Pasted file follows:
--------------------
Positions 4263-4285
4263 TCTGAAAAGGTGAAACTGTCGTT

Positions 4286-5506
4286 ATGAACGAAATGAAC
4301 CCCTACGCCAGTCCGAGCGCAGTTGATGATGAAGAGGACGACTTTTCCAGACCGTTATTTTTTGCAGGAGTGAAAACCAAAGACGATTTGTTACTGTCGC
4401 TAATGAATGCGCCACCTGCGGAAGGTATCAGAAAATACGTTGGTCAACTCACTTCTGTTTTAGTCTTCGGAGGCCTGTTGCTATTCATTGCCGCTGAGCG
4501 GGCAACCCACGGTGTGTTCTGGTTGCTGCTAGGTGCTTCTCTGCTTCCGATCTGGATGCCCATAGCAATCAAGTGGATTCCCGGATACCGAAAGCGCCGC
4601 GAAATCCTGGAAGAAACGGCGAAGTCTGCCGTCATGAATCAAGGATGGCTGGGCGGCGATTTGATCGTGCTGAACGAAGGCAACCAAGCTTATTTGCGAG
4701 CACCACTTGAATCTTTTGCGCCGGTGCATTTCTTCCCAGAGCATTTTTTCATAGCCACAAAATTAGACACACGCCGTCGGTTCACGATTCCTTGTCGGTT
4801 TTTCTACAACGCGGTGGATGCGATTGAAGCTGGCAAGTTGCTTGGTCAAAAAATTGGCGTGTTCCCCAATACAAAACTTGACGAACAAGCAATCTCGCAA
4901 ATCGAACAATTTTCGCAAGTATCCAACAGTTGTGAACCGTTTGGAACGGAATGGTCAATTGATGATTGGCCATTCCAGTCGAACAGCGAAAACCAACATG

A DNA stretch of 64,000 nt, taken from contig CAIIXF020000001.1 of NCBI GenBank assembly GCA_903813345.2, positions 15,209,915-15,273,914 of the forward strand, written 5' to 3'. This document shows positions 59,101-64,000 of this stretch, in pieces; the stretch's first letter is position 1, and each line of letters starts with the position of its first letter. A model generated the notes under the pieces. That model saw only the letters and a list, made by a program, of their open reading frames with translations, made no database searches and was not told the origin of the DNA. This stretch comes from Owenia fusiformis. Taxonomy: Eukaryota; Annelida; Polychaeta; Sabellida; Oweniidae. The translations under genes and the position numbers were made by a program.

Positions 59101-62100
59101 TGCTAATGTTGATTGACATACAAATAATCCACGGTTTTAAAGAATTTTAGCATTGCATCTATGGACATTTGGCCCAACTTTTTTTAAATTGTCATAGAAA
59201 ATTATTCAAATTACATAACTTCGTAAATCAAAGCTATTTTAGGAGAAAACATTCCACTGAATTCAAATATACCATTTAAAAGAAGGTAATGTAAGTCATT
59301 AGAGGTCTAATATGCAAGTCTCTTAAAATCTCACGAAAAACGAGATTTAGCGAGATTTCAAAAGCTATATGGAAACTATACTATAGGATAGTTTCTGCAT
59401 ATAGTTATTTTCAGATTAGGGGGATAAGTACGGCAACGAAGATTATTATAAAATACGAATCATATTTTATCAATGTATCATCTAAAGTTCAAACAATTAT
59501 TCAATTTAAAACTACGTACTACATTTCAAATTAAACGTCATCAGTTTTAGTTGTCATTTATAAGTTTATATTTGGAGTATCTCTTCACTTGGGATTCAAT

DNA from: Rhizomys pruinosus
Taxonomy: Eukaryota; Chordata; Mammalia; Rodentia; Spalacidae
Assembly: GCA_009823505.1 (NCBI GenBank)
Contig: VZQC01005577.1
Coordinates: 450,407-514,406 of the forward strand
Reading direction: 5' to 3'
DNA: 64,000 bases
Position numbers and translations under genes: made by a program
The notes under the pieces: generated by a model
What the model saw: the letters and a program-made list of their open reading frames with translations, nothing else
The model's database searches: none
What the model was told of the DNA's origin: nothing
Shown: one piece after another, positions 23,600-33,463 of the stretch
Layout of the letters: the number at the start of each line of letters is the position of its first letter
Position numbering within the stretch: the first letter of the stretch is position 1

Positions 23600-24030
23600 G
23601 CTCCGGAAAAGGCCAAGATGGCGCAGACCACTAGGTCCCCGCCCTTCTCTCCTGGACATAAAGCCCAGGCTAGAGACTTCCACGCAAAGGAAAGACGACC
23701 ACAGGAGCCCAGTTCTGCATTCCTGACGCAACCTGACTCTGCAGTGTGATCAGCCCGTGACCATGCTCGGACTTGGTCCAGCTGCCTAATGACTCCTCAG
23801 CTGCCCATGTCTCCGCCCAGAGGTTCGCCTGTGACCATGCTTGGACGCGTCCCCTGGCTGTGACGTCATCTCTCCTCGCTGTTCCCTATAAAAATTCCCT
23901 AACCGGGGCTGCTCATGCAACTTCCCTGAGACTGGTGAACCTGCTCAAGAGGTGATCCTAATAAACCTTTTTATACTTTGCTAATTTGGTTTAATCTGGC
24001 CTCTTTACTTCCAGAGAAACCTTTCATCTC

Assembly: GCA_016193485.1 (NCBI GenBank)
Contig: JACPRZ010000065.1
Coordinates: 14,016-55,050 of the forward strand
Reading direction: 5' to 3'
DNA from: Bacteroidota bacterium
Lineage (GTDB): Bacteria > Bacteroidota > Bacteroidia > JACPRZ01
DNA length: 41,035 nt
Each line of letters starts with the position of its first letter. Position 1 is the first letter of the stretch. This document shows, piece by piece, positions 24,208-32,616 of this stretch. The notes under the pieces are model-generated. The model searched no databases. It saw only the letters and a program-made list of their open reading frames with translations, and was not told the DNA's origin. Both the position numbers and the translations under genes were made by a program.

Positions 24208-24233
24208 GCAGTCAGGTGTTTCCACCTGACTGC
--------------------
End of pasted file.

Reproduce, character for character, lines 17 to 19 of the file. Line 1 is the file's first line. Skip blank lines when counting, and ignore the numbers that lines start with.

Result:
59401 ATAGTTATTTTCAGATTAGGGGGATAAGTACGGCAACGAAGATTATTATAAAATACGAATCATATTTTATCAATGTATCATCTAAAGTTCAAACAATTAT
59501 TCAATTTAAAACTACGTACTACATTTCAAATTAAACGTCATCAGTTTTAGTTGTCATTTATAAGTTTATATTTGGAGTATCTCTTCACTTGGGATTCAAT

DNA from: Rhizomys pruinosus